Ward 5 Councilmember Richard Fimbres has brought forward a resolution for Mayor and Council consideration for the City to go on record supporting the Tomato Suspension Agreement.

 

Councilmember Fimbres placed this on the agenda, after the recent visit by the Governor of the State of Sinaloa, Mario Lopez Valdez, in Tucson.  Discussions between the Governor and the City of Tucson included the Tomato Suspension Agreement and potential economic ramifications if this 16 year old agreement, between the United States and Mexico is terminated.

 

The U.S. Department of Commerce made its intentions official on October 2 by publishing a notice of intent to terminate the agreement in the Federal Register. The department has nine months before it must make a final decision.

 

“Mexico’s trade with the United States and Arizona is important and if this agreement is terminated, the price of goods, let alone tomatoes could be raised through tariffs,” said Councilmember Richard Fimbres.   

 

“The tomato industry is a $3.5 billion annual business for both countries and is a billion dollar economic business for commerce for Tucson, Southern Arizona and the entire state,” Fimbres went on to say.  “Consumers have depended upon this to ensure that tomatoes are an integral part of their diets.”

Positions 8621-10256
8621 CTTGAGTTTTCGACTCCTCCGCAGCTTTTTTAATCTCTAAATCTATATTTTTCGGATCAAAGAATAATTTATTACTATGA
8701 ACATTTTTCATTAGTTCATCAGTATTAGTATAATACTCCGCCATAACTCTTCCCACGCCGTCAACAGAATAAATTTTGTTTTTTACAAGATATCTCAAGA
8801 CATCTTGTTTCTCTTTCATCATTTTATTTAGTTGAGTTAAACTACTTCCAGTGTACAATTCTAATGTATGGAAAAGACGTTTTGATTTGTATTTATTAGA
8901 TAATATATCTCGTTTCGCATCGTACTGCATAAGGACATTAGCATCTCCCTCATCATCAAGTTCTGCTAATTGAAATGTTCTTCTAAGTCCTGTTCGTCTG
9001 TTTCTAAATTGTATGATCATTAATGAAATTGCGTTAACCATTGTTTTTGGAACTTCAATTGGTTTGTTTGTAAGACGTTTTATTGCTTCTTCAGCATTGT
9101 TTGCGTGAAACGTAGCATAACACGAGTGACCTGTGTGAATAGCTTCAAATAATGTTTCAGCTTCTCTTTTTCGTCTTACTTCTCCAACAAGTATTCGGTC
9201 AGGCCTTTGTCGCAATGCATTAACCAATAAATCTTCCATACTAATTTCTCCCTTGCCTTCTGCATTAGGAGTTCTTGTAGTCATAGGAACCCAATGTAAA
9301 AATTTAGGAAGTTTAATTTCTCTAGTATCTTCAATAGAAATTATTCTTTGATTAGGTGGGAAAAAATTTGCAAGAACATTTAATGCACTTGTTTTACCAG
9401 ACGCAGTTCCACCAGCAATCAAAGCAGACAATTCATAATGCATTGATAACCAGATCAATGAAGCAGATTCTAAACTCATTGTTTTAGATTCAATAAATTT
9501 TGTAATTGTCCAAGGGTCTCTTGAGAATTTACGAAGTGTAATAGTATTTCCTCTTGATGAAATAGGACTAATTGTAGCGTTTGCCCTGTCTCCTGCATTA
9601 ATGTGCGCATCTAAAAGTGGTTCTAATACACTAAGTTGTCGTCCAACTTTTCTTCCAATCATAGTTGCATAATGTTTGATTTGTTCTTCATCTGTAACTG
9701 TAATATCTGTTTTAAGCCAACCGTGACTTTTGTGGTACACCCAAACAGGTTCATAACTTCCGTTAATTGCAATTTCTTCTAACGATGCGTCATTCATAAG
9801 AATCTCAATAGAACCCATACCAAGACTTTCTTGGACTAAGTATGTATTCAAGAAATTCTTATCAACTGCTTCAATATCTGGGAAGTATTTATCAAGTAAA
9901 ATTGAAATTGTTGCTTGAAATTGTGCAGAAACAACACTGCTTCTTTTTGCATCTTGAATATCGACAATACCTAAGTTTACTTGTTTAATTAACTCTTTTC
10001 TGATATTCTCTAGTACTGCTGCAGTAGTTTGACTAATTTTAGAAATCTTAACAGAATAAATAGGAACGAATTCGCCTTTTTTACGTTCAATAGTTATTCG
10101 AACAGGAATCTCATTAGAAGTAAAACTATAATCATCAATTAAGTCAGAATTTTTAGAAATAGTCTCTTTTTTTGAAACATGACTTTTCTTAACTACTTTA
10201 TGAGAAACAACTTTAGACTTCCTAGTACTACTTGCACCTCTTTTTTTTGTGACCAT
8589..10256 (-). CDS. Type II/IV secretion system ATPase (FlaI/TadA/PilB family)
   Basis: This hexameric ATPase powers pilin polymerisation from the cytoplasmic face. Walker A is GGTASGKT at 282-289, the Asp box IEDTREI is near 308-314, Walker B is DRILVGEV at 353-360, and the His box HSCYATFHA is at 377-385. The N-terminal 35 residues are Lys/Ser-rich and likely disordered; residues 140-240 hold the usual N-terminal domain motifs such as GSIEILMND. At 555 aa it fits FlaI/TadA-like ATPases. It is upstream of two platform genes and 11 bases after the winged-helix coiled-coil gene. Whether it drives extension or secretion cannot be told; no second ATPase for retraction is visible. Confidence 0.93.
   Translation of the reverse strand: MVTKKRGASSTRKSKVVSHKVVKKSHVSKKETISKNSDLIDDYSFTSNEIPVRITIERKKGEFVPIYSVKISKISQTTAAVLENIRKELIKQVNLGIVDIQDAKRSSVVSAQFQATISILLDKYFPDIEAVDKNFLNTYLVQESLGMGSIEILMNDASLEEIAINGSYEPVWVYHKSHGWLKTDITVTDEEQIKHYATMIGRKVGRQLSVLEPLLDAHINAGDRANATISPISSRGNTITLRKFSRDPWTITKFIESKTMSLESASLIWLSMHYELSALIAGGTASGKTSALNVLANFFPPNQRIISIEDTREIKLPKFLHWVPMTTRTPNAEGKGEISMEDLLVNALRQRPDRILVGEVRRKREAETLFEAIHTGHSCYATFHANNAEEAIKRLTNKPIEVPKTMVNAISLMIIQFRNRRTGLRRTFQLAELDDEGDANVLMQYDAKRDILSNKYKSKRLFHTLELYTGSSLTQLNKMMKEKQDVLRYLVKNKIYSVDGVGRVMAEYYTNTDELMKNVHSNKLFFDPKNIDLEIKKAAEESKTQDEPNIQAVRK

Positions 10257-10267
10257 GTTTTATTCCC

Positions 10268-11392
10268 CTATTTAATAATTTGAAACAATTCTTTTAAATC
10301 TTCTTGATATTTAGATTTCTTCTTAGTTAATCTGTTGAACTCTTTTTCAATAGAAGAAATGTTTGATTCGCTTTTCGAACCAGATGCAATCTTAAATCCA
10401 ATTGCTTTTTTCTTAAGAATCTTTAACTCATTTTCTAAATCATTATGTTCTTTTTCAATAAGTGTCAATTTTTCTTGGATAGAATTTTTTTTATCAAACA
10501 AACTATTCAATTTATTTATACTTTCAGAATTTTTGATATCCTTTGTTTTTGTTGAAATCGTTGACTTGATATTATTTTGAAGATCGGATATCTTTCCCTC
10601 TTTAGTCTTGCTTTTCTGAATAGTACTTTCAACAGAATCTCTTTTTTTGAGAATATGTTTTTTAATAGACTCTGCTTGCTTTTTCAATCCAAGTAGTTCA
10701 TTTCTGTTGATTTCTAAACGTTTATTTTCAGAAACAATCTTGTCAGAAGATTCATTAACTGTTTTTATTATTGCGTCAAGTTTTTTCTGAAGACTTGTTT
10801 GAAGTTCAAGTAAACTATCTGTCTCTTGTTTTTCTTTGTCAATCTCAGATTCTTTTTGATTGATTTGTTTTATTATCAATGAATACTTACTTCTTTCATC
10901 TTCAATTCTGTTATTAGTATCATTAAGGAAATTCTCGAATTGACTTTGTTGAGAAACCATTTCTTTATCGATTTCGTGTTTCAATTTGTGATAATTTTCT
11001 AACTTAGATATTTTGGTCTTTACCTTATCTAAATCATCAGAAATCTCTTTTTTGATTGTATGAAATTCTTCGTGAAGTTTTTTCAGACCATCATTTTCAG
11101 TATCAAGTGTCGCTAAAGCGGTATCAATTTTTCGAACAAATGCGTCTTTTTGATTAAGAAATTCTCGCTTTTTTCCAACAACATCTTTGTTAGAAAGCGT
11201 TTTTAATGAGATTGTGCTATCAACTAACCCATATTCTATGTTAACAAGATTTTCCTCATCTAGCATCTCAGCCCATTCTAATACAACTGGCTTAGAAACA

Councilmember Fimbres stated, “In 2011, Arizona alone imported more than $6.2 billion in produce and goods from Mexico.”  “If this agreement is suspended or revoked, it will do harm to the economies on both sides of the border, something neither can afford during these economic times.”

 

“More than 110,000 Arizona jobs are dependent on trade with Mexico,” Fimbres commented, citing U.S. Department of Commerce and U.S. Census Bureau information.  “It is important that all action be taken to protect these jobs.”

 

Arizona Senators Jon Kyl and John McCain, as well as Congressman Raul Grijalva, Ed Pastor, Ron Barber, Paul Gosar and Ben Quayle have written letters in support of the agreement to the U.S. Department of Commerce.  Tucson Mayor Jonathan Rothschild has also written a letter as well urging the U.S. Department of Commerce to uphold the agreement.

 

“This is not a partisan issue, but one of economics,” Fimbres said.  “We can’t turn our back on the global economy now, too much is at stake and too much could be lost if this agreement isn’t continued.”

 

This memorial will be on the November 7 Mayor and Council agenda for discussion and consideration of action.